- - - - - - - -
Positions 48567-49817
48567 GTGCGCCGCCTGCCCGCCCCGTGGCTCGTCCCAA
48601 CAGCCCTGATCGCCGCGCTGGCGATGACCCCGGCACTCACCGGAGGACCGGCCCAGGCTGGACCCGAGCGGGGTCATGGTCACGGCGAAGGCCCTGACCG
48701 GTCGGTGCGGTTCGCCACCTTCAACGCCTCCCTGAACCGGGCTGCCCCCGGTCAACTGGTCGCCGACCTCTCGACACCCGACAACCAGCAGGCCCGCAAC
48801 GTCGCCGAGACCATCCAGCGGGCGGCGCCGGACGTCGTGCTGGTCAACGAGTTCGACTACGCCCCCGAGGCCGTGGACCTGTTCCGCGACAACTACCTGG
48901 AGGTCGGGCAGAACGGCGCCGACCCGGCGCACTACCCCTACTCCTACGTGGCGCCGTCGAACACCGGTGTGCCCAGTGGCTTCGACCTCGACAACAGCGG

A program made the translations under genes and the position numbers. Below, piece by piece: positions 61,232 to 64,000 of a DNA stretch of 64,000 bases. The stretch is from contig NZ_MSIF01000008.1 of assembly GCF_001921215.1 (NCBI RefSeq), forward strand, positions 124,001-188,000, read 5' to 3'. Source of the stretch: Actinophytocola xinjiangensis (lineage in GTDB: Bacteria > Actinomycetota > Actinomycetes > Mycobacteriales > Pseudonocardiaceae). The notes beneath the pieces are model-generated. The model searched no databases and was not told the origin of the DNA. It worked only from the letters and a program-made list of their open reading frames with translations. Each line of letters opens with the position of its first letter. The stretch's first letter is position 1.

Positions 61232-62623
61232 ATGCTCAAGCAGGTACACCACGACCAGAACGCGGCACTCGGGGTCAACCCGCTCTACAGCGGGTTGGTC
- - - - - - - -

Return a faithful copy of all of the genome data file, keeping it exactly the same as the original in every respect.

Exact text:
Positions 48567-49817
48567 GTGCGCCGCCTGCCCGCCCCGTGGCTCGTCCCAA
48601 CAGCCCTGATCGCCGCGCTGGCGATGACCCCGGCACTCACCGGAGGACCGGCCCAGGCTGGACCCGAGCGGGGTCATGGTCACGGCGAAGGCCCTGACCG
48701 GTCGGTGCGGTTCGCCACCTTCAACGCCTCCCTGAACCGGGCTGCCCCCGGTCAACTGGTCGCCGACCTCTCGACACCCGACAACCAGCAGGCCCGCAAC
48801 GTCGCCGAGACCATCCAGCGGGCGGCGCCGGACGTCGTGCTGGTCAACGAGTTCGACTACGCCCCCGAGGCCGTGGACCTGTTCCGCGACAACTACCTGG
48901 AGGTCGGGCAGAACGGCGCCGACCCGGCGCACTACCCCTACTCCTACGTGGCGCCGTCGAACACCGGTGTGCCCAGTGGCTTCGACCTCGACAACAGCGG

A program made the translations under genes and the position numbers. Below, piece by piece: positions 61,232 to 64,000 of a DNA stretch of 64,000 bases. The stretch is from contig NZ_MSIF01000008.1 of assembly GCF_001921215.1 (NCBI RefSeq), forward strand, positions 124,001-188,000, read 5' to 3'. Source of the stretch: Actinophytocola xinjiangensis (lineage in GTDB: Bacteria > Actinomycetota > Actinomycetes > Mycobacteriales > Pseudonocardiaceae). The notes beneath the pieces are model-generated. The model searched no databases and was not told the origin of the DNA. It worked only from the letters and a program-made list of their open reading frames with translations. Each line of letters opens with the position of its first letter. The stretch's first letter is position 1.

Positions 61232-62623
61232 ATGCTCAAGCAGGTACACCACGACCAGAACGCGGCACTCGGGGTCAACCCGCTCTACAGCGGGTTGGTC